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Transformer Language Models without Positional Encodings Still Learn Positional Information
Adi Haviv | Ori Ram | Ofir Press | Peter Izsak | Omer Levy
Findings of the Association for Computational Linguistics: EMNLP 2022

Causal transformer language models (LMs), such as GPT-3, typically require some form of positional encoding, such as positional embeddings. However, we show that LMs without any explicit positional encoding are still competitive with standard models and that this phenomenon is robust across different datasets, model sizes, and sequence lengths. Probing experiments reveal that such models acquire an implicit notion of absolute positions throughout the network, effectively compensating for the missing information. We conjecture that causal attention enables the model to infer the number of predecessors that each token can attend to, thereby approximating its absolute position. Our findings indicate that causal LMs might derive positional awareness not only from the explicit positioning mechanism but also from the effects of the causal mask.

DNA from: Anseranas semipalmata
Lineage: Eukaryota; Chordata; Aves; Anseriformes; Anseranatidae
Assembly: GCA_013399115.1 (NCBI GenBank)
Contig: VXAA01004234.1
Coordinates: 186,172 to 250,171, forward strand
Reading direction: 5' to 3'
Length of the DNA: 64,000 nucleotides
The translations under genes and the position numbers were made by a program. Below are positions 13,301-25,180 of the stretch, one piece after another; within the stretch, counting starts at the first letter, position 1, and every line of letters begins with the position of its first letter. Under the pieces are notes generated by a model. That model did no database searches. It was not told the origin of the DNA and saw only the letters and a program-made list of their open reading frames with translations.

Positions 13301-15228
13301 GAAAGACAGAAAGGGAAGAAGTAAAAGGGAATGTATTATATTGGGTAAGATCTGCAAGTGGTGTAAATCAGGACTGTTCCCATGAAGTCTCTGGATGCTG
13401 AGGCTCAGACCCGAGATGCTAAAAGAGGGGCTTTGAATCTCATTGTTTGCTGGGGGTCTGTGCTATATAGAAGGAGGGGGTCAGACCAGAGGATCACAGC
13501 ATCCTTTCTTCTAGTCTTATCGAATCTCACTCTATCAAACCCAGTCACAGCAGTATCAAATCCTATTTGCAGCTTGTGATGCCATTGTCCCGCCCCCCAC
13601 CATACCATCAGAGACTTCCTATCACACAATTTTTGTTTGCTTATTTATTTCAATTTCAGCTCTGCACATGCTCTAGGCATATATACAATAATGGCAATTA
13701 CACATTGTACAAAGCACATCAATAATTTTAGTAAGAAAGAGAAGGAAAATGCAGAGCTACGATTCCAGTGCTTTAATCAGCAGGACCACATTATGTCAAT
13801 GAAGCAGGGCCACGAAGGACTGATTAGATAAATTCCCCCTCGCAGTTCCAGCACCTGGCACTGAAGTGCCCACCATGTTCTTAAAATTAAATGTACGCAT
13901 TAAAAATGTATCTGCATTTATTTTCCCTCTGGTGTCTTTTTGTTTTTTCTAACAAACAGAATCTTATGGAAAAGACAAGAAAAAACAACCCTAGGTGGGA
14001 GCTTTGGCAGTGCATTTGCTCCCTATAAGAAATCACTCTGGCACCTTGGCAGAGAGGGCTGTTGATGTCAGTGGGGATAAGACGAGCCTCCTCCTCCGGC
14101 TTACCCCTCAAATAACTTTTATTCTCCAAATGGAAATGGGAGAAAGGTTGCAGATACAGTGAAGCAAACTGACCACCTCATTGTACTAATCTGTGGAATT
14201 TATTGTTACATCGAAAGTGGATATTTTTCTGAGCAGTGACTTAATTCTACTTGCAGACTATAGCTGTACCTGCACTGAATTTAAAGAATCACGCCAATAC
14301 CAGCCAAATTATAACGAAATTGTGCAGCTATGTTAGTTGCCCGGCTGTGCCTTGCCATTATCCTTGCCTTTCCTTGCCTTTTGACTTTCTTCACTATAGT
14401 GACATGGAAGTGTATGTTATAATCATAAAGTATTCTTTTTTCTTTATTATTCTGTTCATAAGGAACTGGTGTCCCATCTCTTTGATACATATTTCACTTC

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Shortformer: Better Language Modeling using Shorter Inputs
Ofir Press | Noah A. Smith | Mike Lewis
Proceedings of the 59th Annual Meeting of the Association for Computational Linguistics and the 11th International Joint Conference on Natural Language Processing (Volume 1: Long Papers)